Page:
If there's one constant in the world of Visual Studio development, it's change. Look no further than this month's cover feature by VSM Executive Editor Kathleen Richards, which covers the evolving strategic direction of Silverlight in a post- HTML4 world.
Silverlight, of course, has always been about what's next. From its early run as a media playback vehicle to the rapid-fire releases that advanced it into a capable target for cross-platform business application development, Silverlight has never stood still. Now it seems the emergence of HTML5 as a media-savvy target for cross-platform Web development has prompted Silverlight to go on the move once again.
Microsoft isn't shy about changing up products and technologies in mid-flight. Just look at the development of SharePoint over the years, or the cart-before-horse evolution of Silverlight versus Windows Presentation Foundation -- or even the changing relationship between Visual Basic and C#. In the case of Silverlight, Microsoft has presumably spent millions of dollars building and promoting a platform for cross-platform development and delivery of .NET code. Where does that strategy go now, and what becomes of developers' investments in the technology?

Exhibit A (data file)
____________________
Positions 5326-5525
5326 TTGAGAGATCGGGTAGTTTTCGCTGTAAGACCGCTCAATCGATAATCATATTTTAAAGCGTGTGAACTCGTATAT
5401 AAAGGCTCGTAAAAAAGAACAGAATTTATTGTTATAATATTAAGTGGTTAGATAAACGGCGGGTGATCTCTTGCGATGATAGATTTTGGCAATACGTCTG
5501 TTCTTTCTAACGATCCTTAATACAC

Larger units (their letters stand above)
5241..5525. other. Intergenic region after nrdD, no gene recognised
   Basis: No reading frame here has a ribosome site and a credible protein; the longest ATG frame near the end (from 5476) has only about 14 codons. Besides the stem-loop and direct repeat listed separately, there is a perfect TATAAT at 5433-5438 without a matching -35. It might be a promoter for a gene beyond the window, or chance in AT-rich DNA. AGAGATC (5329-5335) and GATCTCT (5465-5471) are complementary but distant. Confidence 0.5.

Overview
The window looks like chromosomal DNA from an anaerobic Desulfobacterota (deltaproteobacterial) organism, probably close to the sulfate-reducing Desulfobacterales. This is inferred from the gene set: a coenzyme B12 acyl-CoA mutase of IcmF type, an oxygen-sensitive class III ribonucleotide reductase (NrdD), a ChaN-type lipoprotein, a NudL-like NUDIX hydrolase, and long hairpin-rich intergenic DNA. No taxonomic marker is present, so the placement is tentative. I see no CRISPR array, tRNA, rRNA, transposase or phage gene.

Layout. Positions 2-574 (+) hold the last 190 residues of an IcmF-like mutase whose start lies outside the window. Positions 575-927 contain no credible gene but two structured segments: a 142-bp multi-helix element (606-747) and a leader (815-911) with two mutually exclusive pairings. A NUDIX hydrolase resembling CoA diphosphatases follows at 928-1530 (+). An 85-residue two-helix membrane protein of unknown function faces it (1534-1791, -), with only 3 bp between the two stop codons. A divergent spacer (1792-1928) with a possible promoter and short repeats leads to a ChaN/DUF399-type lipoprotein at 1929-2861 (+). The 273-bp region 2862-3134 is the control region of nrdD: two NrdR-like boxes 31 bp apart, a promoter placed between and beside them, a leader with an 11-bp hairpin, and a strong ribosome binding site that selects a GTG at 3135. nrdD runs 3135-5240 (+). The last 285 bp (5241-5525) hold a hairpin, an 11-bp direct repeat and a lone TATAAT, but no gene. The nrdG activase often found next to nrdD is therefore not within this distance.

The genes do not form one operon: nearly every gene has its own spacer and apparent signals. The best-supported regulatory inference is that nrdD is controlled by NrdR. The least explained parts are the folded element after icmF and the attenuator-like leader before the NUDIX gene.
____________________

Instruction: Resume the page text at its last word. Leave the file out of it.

Those are important questions, but I'd be shocked if dev shops find their investments in Silverlight wasted. Silverlight remains a technology of strategic importance to Microsoft. It's the engine for Windows Phone 7 development and will continue to serve the spectrum of Windows platforms, as well as the Mac OS.
What's your take on Microsoft's handling of Silverlight and the decision to aggressively support HTML5 in Internet Explorer 9? E-mail me at firstname.lastname@example.org.
Michael Desmond is an editor and writer for 1105 Media's Enterprise Computing Group.